- general motors has confirmed the sale of its lordstown, ohio, plant to electric startup lordstown motors. news first broke of the potential sale in may, just a few months after the plant had been closed.
- the plant became a focus in recent uaw contract negotiations as the union wanted gm to invest there to save jobs.
- the price and other details of the sale to lordstown motors have not been released.
general motors has announced that it has sold its lordstown, ohio, plant, which it opened in 1966 and where the chevrolet cruze was manufactured, to the ev startup lordstown motors for an undisclosed amount. gm's production ended at the plant in march and became a central issue in the recent 40-day strike earlier this fall, as workers saw its closing as indicative of recent and future technological shifts.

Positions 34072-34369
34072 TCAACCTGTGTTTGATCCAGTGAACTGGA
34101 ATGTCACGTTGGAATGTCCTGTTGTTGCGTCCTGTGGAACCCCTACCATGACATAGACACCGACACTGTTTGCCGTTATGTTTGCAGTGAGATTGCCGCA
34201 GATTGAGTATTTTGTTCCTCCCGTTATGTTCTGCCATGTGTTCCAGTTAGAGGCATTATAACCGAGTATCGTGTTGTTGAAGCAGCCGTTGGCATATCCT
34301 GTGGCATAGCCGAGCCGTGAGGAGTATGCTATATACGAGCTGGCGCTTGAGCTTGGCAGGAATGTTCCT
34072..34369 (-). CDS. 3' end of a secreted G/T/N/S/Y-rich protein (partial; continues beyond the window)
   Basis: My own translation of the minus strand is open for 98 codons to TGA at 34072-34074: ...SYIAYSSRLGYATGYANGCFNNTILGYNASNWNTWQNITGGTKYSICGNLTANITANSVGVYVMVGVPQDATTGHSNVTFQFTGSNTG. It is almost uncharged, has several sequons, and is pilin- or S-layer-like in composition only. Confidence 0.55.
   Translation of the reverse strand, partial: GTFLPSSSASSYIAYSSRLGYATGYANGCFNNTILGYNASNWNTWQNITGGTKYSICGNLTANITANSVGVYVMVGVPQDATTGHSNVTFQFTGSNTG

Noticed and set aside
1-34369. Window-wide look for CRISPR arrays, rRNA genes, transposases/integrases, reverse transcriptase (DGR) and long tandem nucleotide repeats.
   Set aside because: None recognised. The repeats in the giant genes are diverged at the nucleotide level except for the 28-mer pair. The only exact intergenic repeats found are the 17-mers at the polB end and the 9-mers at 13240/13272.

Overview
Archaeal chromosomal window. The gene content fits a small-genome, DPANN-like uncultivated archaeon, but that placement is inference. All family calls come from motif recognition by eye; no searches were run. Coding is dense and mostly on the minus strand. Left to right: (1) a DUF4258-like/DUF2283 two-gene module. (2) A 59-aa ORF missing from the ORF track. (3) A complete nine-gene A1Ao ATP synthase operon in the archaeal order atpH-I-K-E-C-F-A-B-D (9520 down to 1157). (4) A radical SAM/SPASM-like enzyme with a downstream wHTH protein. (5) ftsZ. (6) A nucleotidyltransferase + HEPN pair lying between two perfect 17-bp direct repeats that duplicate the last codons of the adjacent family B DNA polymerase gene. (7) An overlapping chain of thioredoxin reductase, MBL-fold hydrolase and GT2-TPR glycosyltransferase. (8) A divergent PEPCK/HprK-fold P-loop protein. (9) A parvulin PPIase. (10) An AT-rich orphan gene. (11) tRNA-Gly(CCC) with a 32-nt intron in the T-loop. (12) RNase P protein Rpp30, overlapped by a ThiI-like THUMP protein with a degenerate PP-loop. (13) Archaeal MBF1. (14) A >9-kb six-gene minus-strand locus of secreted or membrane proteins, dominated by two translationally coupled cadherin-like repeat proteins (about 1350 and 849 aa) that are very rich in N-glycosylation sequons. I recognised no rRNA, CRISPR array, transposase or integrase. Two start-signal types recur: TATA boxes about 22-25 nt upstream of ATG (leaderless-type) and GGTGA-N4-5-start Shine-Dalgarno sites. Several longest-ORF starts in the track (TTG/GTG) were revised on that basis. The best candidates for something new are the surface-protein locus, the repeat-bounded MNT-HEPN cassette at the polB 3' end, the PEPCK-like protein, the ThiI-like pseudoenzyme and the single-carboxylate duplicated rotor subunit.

the united auto workers union pushed to have gm invest in the lordstown plant to convert it to battery production after workers there lost their jobs, but the union was unsuccessful. steve burns, chief executive officer of lordstown motors, was quoted by the new york times saying that the company will give preference to former gm employees who were laid off with the closing of the plant as they look to hire some 400 workers next year.
gm issued a statement today saying it is "committed to future investment and job growth in ohio" and adding that it hopes lordstown motors will add jobs to the area to help it "grow into a manufacturing hub for electrification."
lordstown motors is an electric-truck startup that plans to target fleet customers with a pickup truck; the company says it already has 6000 existing pre-orders for its electric truck prototype. burns previously ran workhorse, which is one of the bidders to make electric trucks for the u.s. postal service.